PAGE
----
A conversation in which the politics of exclusion in the international art world and its visible and invisible cartographies are discussed. Find article in misc. folder 1.
Using interdisciplinary cultural studies to examine the gothicism in queer art, literature, and thought the author argues that during the twentieth and twenty-first centuries a queer culture has emerged that challenges and responds to traumatic marginalization by creating a distinctly gothic aesthetic.
Part of the Library of Performing Rights (P3041).
Exhibition catalogue. Attenborough Arts Centre, 10th May – 14th July 2019.
Part of the Library of Performing Rights (P3041)
Documenting more than seven years of social practice and research by Lucy Wright.
The emergence of contemporary art, engaging widely with other disciplines, as a platform for exploring animal nature.
Combines performance analysis with contemporary political philosophy to advance new ways of understanding both political performance and the performativity of the politics of the street.
The first scholarly book to focus exclusively on theatre and learning disability as theatre, rather than advocacy or therapy.
Part of the Library of Performing Rights (LPR) (P3041).
The essays in Women, the Arts and Globalization demonstrate that women in the arts are rarely positioned at the centre of the art market, and the movement of women globally (as travelers or migrants, empowered artists/scholars or exiled practitioners), rarely corresponds with the dominant models of global exchange. Rather, contemporary women’s art practices provide a fascinating instance of women’s eccentric experiences of the myriad effects of globalization.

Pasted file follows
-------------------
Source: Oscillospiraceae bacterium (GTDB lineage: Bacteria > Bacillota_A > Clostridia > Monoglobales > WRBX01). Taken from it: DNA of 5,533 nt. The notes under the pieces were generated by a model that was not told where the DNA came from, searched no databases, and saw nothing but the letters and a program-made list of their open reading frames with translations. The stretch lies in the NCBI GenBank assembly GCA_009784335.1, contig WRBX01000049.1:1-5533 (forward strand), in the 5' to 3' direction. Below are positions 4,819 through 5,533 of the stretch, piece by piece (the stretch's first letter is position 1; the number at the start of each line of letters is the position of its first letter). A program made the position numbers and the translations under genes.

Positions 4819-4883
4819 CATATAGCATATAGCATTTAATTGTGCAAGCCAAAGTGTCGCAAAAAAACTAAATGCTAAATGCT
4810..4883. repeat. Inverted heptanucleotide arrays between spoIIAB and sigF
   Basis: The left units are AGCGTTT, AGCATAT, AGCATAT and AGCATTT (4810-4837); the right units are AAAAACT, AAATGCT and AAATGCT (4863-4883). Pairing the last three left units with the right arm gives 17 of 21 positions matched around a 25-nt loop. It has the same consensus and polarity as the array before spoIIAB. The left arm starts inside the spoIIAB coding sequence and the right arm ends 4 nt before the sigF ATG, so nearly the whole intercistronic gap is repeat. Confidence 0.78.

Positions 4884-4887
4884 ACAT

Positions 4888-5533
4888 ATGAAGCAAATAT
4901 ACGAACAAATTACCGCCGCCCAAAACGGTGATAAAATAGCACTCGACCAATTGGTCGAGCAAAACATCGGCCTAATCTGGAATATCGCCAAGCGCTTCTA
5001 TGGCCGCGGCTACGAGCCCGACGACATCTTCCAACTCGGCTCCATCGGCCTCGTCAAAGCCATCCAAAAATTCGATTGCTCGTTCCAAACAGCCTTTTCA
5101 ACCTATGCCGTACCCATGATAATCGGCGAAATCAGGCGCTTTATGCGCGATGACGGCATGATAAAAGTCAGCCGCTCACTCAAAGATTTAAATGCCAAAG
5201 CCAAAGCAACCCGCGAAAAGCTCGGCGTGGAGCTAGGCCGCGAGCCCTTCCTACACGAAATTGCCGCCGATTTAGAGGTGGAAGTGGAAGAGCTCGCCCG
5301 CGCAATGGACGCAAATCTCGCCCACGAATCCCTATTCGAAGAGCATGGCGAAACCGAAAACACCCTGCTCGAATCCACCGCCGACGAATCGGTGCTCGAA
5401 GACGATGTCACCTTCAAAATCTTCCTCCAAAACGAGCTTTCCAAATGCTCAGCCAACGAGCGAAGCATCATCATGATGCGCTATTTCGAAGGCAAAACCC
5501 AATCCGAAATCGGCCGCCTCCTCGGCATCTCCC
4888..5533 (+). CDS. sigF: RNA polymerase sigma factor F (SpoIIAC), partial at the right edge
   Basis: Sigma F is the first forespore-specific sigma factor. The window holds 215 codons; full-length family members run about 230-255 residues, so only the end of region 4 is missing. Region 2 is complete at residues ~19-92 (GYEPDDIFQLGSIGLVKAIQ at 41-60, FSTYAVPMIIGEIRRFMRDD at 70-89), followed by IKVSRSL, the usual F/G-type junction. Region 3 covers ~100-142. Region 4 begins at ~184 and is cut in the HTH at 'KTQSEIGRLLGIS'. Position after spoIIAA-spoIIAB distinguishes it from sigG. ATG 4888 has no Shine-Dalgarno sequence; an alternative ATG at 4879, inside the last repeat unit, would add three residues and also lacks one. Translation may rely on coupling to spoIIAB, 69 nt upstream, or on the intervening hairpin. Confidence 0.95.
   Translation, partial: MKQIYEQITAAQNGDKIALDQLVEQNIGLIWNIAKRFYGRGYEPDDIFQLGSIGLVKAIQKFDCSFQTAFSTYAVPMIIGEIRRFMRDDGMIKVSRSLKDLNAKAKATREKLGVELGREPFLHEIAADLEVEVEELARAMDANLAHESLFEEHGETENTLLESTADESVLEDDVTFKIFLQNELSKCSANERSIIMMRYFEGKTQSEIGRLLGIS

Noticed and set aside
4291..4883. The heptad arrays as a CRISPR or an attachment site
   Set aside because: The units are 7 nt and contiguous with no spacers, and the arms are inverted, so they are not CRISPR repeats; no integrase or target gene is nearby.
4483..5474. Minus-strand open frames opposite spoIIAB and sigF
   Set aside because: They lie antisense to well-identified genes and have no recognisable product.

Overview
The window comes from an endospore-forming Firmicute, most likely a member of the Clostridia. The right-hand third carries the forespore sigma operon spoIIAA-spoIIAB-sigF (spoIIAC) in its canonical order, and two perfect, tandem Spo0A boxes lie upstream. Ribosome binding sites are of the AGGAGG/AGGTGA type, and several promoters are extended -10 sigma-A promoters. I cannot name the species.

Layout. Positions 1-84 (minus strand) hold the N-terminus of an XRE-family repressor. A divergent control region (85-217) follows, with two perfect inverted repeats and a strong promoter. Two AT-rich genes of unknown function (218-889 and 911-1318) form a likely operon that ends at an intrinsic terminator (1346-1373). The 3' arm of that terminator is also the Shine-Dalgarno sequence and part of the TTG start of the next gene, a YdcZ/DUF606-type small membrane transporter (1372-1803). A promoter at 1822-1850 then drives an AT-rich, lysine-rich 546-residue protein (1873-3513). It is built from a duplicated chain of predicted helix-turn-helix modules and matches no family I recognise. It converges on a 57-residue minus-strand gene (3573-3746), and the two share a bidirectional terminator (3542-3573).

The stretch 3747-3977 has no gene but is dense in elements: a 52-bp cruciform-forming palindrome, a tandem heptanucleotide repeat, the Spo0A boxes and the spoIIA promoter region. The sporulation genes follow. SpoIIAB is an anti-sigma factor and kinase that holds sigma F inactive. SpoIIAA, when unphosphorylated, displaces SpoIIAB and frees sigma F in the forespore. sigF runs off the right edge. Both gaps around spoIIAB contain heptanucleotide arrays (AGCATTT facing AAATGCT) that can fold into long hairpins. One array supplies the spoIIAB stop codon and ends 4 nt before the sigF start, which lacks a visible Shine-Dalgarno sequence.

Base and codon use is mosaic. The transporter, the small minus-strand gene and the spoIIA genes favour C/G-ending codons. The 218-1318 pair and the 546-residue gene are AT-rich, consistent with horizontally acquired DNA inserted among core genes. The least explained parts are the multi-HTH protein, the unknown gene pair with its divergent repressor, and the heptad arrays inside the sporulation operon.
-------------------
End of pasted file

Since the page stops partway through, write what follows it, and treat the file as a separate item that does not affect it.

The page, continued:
Published at the same time as a video of the same name, this is a unique record of these theatre groups in action. Based on the author’s own travels and experiences working with community theatre groups in six very different countries, this is the first study of their work and the methodological traditions which have developed around the world.
Part of the Library of Performing Rights (LPR).
Programme for the installation project by artist Fran Cottell and architect Marianne Mueller, reflecting on the Rootstein Hopkins Parade Ground as the dream site for Jeremy Bentham's experimental panopticon, the real Millbank Penitentiary, a military parade ground and now university campus, outdoor gallery and thoroughfare to Tate Britain.
Explores the processes through which specific populations are figured as ‘revolting’ as well as the practices through which these populations ‘revolt’ against their subjectification.
Part of the Study Room Guide on Live Art and class and cultural privilege. (P3152)
Explores the issue of borders and border crossing in the era of globalization and transnationalism, analyzing how the nation-state system regulates movements of people.
Part of the Study Room Guide on Live Art and Displacement (P3107).